Laurie (now living under the name Keri Tate) had spent the past two decades trying to piece together the fragments of her previous life and her intense paranoia had affected her relationship with her own son John (Josh Hartnett in his breakout role). Now headmistress at a private school in California, she spent half her time ostracizing John and the rest knocking back a concoction of painkillers and alcohol in an attempt at blanking out her traumatic past. After offing Dr Loomis’ assistant Marion (Nancy Stephens reprising her role) her sibling learned of her whereabouts and the usual cat-and-mouse ensued, only this time her offspring, his girlfriend Molly (the ever dependable Michelle Williams) and their friends were unwittingly implicated. Gee thanks mom.
From the offset one thing was abundantly clear and that is that Miner had no intention of taking chances. This was as workmanlike as they came, an exercise in slow-building tension which was a far more spiritual successor to the first two films and didn’t pander with the formula. There were no unnecessary side stories or revelations, merely a solid chase movie which painted by the numbers. This was both a curse and a blessing in Keeper’s books as, while it got the carts back on the tracks after a couple of misfires had threatened derailment, it just played it so safe. I enjoyed Halloween 4 greatly and believe 5 & 6, whilst woefully flawed in their execution, provided a distinct tone which never looked like being replicated. Having said that, H20 admittedly rarely set a foot wrong so I guess it’s horses for courses.
On this evidence, the messy haired Hartnett did more than enough to justify future success and Williams (who has since proved with Brokeback Mountain and Blue Valentine that she is a rather exclusive talent) excelled as his rabbit-in-headlights belle. In addition, there was a glorious cameo from Curtis’ own mother Janet Leigh (Psycho’s Marion Crane) in her first film for nearly two decades, and a small part for Joseph Gordon-Levitt (Inception, Looper) to help raise the bar some.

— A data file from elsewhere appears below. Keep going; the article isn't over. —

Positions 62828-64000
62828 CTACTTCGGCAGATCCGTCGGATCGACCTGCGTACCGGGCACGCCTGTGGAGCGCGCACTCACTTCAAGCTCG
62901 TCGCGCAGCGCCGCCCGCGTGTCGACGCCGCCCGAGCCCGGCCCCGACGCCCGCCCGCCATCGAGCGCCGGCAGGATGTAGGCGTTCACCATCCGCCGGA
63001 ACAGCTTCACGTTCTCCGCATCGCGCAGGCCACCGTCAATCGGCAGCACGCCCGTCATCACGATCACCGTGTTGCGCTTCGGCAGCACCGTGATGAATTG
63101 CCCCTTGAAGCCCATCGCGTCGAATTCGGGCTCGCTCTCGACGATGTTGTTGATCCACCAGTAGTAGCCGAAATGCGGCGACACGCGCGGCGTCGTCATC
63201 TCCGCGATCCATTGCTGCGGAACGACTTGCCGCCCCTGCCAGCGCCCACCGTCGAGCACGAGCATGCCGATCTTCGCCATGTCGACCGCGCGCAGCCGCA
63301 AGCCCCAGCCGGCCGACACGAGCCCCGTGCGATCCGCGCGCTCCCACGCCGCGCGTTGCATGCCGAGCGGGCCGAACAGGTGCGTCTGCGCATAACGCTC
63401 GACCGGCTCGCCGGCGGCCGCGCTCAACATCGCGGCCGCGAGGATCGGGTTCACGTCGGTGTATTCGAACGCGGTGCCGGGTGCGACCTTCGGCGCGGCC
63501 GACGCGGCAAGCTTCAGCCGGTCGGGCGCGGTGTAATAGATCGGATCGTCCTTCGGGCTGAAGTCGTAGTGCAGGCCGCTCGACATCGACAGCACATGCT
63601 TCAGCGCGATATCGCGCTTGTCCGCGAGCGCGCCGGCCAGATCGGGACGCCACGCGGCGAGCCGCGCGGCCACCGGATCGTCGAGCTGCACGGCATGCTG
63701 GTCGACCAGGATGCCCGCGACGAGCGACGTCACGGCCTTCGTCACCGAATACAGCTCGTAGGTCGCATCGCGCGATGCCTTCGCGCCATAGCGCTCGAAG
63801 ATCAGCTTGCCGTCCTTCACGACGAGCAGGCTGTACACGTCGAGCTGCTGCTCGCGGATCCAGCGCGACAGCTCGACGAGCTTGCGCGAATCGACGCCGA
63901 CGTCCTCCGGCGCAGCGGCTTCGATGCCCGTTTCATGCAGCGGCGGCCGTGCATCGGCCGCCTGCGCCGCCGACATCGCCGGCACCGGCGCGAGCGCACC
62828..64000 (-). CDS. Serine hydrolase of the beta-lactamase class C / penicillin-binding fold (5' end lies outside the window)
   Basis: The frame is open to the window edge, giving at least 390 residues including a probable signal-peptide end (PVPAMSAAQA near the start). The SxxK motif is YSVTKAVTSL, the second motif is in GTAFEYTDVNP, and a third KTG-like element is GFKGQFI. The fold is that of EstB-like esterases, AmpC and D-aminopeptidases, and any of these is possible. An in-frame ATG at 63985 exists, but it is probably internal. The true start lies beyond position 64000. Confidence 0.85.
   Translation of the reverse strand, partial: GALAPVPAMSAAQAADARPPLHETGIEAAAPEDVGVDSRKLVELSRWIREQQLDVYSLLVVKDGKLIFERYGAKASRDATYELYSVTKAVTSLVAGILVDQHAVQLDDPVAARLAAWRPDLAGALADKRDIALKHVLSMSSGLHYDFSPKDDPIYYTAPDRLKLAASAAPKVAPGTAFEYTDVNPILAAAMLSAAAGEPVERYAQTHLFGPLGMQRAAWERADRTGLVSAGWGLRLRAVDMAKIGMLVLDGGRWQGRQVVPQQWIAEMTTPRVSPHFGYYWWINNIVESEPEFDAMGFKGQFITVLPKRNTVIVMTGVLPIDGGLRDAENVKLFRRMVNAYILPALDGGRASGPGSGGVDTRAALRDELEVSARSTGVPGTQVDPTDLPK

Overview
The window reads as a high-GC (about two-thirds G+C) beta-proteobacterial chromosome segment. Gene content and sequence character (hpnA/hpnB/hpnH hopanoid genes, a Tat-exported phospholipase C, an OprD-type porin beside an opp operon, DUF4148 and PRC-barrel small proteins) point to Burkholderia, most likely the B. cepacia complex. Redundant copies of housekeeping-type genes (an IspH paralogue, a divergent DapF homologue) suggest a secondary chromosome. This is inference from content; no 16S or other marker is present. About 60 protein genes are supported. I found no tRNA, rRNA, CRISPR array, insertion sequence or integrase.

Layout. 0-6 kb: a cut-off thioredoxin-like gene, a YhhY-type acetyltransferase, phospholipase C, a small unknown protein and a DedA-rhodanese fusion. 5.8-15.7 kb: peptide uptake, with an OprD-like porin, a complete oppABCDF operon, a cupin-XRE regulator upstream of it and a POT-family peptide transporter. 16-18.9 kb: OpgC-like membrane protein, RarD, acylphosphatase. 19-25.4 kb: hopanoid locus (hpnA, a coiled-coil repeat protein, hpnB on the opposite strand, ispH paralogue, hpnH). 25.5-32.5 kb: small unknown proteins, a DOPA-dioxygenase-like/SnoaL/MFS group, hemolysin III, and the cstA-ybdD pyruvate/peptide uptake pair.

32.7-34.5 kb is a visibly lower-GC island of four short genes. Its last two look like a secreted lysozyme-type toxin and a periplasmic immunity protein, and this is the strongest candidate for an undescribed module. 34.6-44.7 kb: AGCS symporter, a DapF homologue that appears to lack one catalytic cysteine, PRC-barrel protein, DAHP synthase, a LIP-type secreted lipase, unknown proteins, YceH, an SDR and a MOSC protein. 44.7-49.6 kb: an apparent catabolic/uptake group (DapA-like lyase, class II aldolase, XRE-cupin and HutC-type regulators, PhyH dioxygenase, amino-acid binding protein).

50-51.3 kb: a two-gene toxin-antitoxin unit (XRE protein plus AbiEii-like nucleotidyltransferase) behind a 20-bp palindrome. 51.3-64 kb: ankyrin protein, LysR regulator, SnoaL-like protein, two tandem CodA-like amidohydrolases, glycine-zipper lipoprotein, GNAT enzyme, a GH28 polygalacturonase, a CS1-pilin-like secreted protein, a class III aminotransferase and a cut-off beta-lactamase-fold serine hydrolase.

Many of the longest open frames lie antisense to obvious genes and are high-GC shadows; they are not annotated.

Rap Goliath LL Cool J also made a predictably affable appearance as campus security guard Ronny and, while somewhat superfluous to requirements, he brought no shame to the game. I grew up stomping the dance halls to Mama Said Knock You Out and I’m Bad, so had no problem with his attendance even though it appears he has a clause in his contract that prevents him ever biting the bullet. Where Michael Rapaport took picoseconds to dissolve like Alka Seltzer in Deep Blue Sea, James Todd’s calf was far too gristly for the same shark to masticate. Go figure. I’m telling you, the dude won’t die.
It took its sweet time getting to the meat, H20 did one thing absolutely right and milked our insecurities, Strode’s too, for all they were worth before brother and sister were finally reunited. This culminated in a breathless encounter which did the legacy proud as their eyes locked behind an oval window. The chase scenes were played to perfection and particular highlights involving a dumb-waiter pulley cart and waste disposal unit kept us teetering over our perches like inebriated budgerigars. This was where Miner got it very much on the money, he extracted every last droplet of tension from proceedings and was aided by John Ottman and Marco Beltrami’s ethereal score, Daryn Okada’s moody cinematography, and sharp editing by Patrick Lussier (who went on to direct the My Bloody Valentine remake). The stars were aligned from the start and Miner had an unprecedented hit on his hands.
I liked Halloween H20: 20 Years Later rather a lot. Curtis was in commanding form and exhibited all the histrionics which made her such an icon all those years ago, whilst tempering her performance with a fresh lick of vigor incited by her playing vigilant mother hen. Miner’s use of the Panavision widescreen format the original deployed so beautifully aided in creating parallels, showing great reverence for the source material and his film certainly ended emphatically. Despite numerous prosperity however, it never quite sealed the deal. The fact that I can’t quite pinpoint what was lacking speaks volumes.
Crimson Quill’s Judgement: 7/10
Grue Factor: 2/5
For the Grue-Guzzlers: After the last installment had spoiled us for grue, the deaths here were markedly more restrained. Seven in total meant the lowest body count of the entire series and, outside of a little grisly injury detail, it was relatively bloodless although it did give a rare murder weapon run-out to an ice skate.
Keeper of the Crimson Quill